Efficacy of a late effects screening clinic led by nurses
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Efficacy of a late effects screening clinic led by nurses

Sarah Brown Medical student, University of Sheffield Medical School
Diana Greenfield Macmillan nurse consultant, survivorship and late effects, and honorary senior lecturer, Weston Park Hospital, Sheffield Teaching Hospitals NHS Foundation Trust

Sarah Brown and Diana Greenfield report on a service evaluation that highlighted the need for holistic, anticipatory care for people living with and beyond cancer

With rising survival rates, there is emerging awareness of the long-term and late effects of cancer and its treatment. It is becoming increasingly apparent that those living with and beyond the disease require comprehensive health management including physical, mental and social support. This service evaluation aimed to describe the efficacy of the nurse-led late effects screening clinic at Weston Park Hospital, Sheffield; it did this by determining detection rates of health problems post-cancer treatment as a result of targeted, individualised late effects screening guided by treatment summaries. Data were collected retrospectively from the medical records of 64 patients, most of whom had haematological malignancies (55/64, 86%), who attended the clinic for the first time between April 2011 and March 2012. Data were inputted into the SPSS Statistics software package for descriptive analysis. Routine screening identified 122 health problems in 64 patients, and 73 referrals to further care were made, highlighting the importance of holistic, anticipatory care and targeted surveillance.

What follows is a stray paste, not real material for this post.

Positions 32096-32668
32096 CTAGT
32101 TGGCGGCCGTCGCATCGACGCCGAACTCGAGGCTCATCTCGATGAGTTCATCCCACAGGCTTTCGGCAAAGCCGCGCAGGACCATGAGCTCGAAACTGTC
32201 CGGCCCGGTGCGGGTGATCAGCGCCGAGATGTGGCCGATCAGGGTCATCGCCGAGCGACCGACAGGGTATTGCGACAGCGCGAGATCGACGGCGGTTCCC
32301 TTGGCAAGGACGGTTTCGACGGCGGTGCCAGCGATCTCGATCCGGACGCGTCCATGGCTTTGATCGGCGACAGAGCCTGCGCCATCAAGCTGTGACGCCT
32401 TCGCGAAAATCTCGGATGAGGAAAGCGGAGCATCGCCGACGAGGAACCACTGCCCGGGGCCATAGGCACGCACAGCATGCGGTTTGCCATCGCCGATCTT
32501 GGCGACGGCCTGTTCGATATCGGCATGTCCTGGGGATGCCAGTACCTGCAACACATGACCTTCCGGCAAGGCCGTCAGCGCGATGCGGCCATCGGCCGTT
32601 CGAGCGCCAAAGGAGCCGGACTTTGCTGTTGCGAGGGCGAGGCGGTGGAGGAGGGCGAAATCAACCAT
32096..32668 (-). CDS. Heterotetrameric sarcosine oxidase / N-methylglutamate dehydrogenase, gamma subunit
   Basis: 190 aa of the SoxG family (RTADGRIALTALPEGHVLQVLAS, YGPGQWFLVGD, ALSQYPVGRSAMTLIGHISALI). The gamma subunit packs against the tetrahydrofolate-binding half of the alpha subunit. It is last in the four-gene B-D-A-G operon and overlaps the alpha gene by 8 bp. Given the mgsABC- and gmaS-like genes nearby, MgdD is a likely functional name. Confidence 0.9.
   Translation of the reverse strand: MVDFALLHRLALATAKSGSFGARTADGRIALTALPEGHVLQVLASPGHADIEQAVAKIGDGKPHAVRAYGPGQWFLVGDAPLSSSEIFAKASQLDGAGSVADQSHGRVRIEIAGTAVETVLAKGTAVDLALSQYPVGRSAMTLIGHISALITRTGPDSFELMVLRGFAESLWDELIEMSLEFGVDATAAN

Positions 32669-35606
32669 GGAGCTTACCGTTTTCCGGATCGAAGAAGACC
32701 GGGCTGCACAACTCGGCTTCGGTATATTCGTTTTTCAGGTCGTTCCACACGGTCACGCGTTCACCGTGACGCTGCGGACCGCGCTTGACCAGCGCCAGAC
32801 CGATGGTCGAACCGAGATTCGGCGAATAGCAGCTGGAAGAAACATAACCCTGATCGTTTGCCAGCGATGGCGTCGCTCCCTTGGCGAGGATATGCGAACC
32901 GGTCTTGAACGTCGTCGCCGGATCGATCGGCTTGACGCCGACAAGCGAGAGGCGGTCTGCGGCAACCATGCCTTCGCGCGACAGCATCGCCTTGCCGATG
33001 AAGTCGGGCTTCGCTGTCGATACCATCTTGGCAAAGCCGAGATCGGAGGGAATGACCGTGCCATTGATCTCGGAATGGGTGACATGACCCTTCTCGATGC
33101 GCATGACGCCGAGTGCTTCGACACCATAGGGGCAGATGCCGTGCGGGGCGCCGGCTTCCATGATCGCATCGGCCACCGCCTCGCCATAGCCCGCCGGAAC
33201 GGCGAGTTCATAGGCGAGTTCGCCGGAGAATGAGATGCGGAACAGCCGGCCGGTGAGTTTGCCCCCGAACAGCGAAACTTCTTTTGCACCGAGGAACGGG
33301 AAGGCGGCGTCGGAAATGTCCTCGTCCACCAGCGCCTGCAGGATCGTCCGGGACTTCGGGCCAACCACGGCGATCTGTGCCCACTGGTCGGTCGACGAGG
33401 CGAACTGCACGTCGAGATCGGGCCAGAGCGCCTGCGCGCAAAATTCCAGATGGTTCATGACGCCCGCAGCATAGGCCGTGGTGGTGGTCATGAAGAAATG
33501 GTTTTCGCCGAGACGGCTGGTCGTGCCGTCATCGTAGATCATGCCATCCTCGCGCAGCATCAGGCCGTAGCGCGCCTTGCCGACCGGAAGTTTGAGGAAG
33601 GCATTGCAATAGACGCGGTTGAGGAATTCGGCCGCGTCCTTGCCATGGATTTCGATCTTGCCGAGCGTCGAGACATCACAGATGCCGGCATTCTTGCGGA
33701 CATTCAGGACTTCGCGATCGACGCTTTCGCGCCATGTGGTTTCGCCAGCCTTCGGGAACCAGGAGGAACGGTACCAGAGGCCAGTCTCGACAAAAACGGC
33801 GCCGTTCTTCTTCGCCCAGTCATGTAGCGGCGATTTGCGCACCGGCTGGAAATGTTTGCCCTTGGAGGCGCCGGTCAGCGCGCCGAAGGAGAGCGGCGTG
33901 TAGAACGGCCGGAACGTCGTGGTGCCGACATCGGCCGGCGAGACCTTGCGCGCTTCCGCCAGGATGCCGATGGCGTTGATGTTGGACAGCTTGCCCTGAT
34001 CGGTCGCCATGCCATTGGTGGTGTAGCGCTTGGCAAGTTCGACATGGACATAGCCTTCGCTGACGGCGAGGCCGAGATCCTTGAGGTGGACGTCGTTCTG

Correspondence Diana.Greenfield@sth.nhs.uk

Cancer Nursing Practice. 14, 3,16-23. doi: 10.7748/cnp.14.3.16.e1168

Received: 27 November 2014

Accepted: 27 February 2015

Published in print: 10 April 2015

Peer review

This article has been subject to double blind peer review

Conflict Of Interest

None declared